Presbyterian Publishing Corporation, 2001 - 354 páginas
More than half a century after Nazi Germany's genocidal assault on the Jewish people, the Holocaust grips our attention as never before, raising hotly-debated questions: how is the Holocaust best remembered? What are its lessons? Who gets to answer those questions? Who owns the Holocaust? These questions provoke disagreements that can be cutthroat or constructive. Taking its point of departure from the controversy that swirled around the author's aborted appointment as director of the Center for Advanced Holocaust Studies, Holocaust Politics shows how contemporary attitudes and priorities compete to determine that all-important difference.
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When I think about that fact , I am led to three main clusters of ideas regarding
encounters with the Holocaust and the ethics of memory . After identifying those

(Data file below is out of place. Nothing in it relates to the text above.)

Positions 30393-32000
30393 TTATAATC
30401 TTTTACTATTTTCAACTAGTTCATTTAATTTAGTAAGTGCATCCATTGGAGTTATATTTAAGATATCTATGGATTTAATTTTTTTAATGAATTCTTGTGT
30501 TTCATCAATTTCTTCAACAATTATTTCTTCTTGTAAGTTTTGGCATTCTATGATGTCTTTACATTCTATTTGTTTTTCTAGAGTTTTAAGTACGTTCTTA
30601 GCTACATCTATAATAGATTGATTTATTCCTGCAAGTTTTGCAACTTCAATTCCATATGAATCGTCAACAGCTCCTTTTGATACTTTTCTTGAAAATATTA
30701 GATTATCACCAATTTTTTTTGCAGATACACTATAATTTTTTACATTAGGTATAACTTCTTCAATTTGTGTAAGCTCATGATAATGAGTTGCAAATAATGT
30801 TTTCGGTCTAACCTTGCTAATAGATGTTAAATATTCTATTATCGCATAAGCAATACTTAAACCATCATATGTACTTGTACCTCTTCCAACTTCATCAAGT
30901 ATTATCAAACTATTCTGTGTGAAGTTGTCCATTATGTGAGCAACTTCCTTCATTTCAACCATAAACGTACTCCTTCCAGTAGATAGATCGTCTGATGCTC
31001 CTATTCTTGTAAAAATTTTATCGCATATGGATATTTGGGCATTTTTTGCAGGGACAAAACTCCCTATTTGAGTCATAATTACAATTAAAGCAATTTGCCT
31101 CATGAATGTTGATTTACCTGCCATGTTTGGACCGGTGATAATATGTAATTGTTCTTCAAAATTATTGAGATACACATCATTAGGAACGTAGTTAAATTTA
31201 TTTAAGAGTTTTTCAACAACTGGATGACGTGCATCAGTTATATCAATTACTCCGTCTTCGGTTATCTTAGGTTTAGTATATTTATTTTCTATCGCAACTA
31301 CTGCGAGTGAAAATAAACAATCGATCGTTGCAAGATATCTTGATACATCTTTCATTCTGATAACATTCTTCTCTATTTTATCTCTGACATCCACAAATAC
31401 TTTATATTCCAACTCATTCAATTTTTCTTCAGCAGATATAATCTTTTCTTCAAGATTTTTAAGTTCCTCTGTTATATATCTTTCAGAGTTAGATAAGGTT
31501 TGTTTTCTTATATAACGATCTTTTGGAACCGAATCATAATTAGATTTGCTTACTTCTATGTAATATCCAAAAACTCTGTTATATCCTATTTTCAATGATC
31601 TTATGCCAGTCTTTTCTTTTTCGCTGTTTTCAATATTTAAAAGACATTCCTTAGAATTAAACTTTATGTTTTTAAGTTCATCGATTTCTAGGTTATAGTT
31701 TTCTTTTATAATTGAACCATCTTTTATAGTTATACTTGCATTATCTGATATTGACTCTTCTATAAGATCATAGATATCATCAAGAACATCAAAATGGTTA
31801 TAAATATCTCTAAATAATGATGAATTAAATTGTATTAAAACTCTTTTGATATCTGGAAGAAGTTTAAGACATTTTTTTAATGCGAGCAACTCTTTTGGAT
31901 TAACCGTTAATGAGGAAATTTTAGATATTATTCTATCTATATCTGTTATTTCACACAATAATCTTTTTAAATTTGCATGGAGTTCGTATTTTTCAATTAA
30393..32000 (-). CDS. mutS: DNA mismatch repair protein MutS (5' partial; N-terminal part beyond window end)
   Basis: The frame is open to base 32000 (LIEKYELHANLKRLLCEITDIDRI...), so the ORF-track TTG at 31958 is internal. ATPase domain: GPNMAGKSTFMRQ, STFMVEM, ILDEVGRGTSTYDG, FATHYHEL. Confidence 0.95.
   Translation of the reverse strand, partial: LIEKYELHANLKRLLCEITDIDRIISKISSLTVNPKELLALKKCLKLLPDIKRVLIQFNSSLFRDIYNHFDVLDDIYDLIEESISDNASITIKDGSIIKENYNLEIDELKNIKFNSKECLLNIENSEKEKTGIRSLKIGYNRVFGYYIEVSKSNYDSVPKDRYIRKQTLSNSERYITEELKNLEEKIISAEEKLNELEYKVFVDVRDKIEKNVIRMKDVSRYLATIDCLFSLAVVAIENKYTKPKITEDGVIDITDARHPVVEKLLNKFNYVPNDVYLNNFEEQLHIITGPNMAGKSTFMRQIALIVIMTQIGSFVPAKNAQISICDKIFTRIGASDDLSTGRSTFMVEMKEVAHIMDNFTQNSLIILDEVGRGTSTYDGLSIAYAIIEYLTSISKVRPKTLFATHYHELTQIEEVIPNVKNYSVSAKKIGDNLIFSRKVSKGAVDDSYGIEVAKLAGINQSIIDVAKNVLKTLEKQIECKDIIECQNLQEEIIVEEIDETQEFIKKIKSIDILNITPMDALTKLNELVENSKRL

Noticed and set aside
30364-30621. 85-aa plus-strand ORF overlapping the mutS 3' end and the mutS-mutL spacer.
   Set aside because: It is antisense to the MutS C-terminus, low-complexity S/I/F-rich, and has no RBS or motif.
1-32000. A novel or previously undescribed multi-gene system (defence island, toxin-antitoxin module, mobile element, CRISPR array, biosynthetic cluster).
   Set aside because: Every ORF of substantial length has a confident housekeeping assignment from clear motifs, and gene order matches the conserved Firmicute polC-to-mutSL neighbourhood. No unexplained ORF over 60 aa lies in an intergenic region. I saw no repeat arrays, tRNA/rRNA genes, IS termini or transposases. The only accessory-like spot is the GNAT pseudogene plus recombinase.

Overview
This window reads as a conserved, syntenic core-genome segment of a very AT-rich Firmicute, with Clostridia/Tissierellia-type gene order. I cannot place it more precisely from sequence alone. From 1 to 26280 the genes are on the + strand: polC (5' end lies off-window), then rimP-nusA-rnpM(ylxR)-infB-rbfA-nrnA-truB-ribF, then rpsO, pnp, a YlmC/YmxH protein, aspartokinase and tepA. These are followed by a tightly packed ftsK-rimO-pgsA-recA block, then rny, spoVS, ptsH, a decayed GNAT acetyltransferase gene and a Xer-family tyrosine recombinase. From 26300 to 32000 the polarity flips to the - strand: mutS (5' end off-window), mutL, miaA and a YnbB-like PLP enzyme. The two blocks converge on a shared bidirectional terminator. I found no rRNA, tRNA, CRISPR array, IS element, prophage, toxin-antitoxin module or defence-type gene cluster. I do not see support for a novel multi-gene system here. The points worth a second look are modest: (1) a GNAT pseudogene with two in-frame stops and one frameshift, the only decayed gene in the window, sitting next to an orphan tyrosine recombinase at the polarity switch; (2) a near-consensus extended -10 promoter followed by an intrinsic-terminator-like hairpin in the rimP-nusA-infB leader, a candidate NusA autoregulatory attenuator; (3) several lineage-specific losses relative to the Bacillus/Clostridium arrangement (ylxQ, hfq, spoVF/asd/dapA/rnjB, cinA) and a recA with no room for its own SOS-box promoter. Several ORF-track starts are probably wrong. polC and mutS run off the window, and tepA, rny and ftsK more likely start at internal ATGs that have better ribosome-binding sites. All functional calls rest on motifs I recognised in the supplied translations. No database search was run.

clusters , I will illustrate how they work by sharing some of my own postHolocaust
But a post - Holocaust reading of that claim will be broader and more in keeping
with awareness that Christian particularity makes no sense apart from Jewish
particularity . The point , moreover , is not that these traditions must meet each
In the remaining pages of this chapter , my interpretation of the Gospel of John
and post - Holocaust Christianity draws on my essay , “ Good News after
Auschwitz : Does Christianity Have Any ? ” in “ Good News ” after Auschwitz ?
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What Is Holocaust Politics?
Who Owns the Holocaust?
What Can and Cannot Be Said about
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